Many people forgo a wedding video and often it is a huge regret. See if your budget allows for someone to record your special day. If not, find a good friend who is talented with a camera, and ask him or her to record at least your ceremony.

10. Don’t start the ceremony until you have five minutes to yourself to focus and relax. It is your day and you are the boss. Give yourself a few minutes to concentrate and be able to enjoy the moment, as it will be over before you know it. Make sure to drink in the energy and remember it as all these people have come out to be with you.

Feel the love that surrounds you, whether it is 10 people on a beach or a ballroom of people cheering you. Savor the magic and the love. Your wedding day should be one of the most fantastic, beautiful, meaningful days of your life. If you don’t want the added expense of a wedding planner, then plan it yourself but choose vendors you really trust so the day of your wedding you can just let go and enjoy yourself.

The truth is no one will ever know if the flower arrangements were not as perfect as you imagined. If the music was not as planned, it is doubtful that it will make a difference. Your guests are there to celebrate you and your love. So enjoy every single minute, and have as much fun as possible.


Gifts for the couple

A great present involves a great deal of thought about the happy couple. It’s always good to check out the registry and consider giving cash. But here are some options that are sure to make any bride and groom smile with delight.

Something meaningful
Do some investigation on how the couple spend their time. Do they enjoy shows, the philharmonic, art museums? If so, buy them a membership to a museum or tickets to a performance. It’s an out-of-the-box-office idea but one that will create meaningful memories.

Something positive
Help repair the world in honor of the couple. Whether it’s to a synagogue, the Federation, Friends of the IDF, JNF, or Jewish Braille International, making a donation in a couple’s name is a win-win. It’s a great way to send positive vibes out to the world about the upcoming happy event.

Something travel related
Purchase a Rosetta Stone ( software package so the newlyweds can brush up on their Hebrew before a honeymoon in Israel. Perhaps they are headed to Italy, so it might help them learn the language of love. It’s a fun way to help the newlyweds haggle at the markets and travel more safely.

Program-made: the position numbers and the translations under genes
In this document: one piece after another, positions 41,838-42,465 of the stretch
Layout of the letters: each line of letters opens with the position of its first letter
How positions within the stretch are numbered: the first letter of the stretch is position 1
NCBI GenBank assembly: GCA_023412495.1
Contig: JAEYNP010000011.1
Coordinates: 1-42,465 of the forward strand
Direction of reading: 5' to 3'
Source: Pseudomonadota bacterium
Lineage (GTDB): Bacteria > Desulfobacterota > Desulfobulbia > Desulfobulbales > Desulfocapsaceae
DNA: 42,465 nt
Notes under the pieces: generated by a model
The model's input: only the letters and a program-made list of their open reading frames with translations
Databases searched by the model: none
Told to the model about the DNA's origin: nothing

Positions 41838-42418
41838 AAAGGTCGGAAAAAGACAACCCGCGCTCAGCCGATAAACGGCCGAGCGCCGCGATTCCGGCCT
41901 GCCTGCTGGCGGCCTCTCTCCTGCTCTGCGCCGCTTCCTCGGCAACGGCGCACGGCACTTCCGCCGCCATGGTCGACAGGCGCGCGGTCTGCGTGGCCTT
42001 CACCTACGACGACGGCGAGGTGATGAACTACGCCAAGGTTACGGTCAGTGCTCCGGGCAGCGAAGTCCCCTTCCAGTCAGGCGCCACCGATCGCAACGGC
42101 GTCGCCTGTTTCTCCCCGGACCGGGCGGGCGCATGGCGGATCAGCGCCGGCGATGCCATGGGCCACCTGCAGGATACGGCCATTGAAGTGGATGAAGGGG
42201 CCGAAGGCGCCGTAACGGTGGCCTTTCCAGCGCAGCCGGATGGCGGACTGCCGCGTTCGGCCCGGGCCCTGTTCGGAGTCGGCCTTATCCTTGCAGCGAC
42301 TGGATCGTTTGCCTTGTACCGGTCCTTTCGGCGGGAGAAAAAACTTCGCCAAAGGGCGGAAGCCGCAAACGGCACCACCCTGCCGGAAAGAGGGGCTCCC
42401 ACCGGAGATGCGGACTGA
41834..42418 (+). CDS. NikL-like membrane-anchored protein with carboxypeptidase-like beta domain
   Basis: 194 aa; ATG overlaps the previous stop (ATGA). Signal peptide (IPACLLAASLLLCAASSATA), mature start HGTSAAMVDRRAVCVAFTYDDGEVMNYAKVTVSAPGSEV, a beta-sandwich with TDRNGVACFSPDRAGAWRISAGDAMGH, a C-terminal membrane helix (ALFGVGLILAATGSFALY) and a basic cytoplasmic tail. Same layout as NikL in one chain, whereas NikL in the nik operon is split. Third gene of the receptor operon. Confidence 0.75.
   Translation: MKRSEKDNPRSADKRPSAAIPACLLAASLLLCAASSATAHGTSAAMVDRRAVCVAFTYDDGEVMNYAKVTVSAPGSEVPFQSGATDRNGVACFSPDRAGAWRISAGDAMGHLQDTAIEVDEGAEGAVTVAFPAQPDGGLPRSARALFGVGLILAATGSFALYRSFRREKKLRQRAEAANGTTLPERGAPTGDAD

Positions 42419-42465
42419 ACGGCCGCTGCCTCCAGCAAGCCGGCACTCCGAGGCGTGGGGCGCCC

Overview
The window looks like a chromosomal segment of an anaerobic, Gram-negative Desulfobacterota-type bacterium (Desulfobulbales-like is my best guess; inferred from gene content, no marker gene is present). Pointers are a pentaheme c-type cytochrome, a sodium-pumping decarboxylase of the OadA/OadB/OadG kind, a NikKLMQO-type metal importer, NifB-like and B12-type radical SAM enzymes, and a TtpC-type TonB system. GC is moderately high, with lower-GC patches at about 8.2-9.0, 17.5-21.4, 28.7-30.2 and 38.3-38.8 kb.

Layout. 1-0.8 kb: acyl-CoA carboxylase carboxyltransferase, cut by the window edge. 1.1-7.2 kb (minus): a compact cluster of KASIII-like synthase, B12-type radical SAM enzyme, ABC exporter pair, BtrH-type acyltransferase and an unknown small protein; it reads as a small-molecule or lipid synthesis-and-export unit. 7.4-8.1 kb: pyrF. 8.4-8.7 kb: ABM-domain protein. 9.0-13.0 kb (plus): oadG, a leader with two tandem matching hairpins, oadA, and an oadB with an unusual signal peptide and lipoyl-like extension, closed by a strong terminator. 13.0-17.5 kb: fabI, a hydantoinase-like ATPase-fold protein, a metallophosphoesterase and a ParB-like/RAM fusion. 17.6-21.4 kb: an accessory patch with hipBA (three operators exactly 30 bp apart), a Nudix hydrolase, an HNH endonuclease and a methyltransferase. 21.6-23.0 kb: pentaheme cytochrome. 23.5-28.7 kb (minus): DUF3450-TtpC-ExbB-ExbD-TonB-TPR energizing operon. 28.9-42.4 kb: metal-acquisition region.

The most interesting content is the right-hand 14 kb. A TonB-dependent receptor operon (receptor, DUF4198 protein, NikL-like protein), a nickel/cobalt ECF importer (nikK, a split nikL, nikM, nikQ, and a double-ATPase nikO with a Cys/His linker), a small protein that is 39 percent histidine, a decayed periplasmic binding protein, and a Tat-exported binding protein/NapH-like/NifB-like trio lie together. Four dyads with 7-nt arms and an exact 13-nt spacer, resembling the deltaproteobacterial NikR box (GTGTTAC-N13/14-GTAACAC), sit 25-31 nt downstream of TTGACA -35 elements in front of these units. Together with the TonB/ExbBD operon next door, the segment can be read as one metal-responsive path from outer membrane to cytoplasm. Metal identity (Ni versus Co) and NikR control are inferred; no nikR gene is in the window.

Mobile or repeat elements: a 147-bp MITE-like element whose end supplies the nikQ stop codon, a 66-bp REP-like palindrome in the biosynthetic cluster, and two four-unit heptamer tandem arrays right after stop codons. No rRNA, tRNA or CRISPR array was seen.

Something useful
A fantastic option for a wedding gift is cutlery: it’s useful and long lasting. For a modern look with an elegant feel, check out Knork’s designs ( Also look into Robert Welch knives (, which are both useful and stylish. These selections are sure to please.

A Kiddush cup by Carrol Boyes

Something Jewish and pretty

The South African designer Carrol Boyes ( has spectacular Kiddush cups and challah boards. Her items are artistic, excellent quality and unique. One of her best sellers is a “water jug” with a man on the side as the pitcher handle. It is a perfect gift, because it is useful and beautiful as it looks like a work of art in the middle of a table.

Something relaxing
Weddings are extremely stressful to plan. Give the gift of relaxation to the happy couple. It can be an experiential gift, one which is difficult to find before a wedding. A get-away weekend to a sunny location such as Tucson might be perfect. Look into a day pass to a nationally-acclaimed spa such as Miraval ( Spending time there will simply melt the stress away.


Masada Siegel, a freelance writer based in Scottsdale, has written for The New York Times, San Francisco Chronicle, and The Jerusalem Post. She is a frequent contributor to The Observer.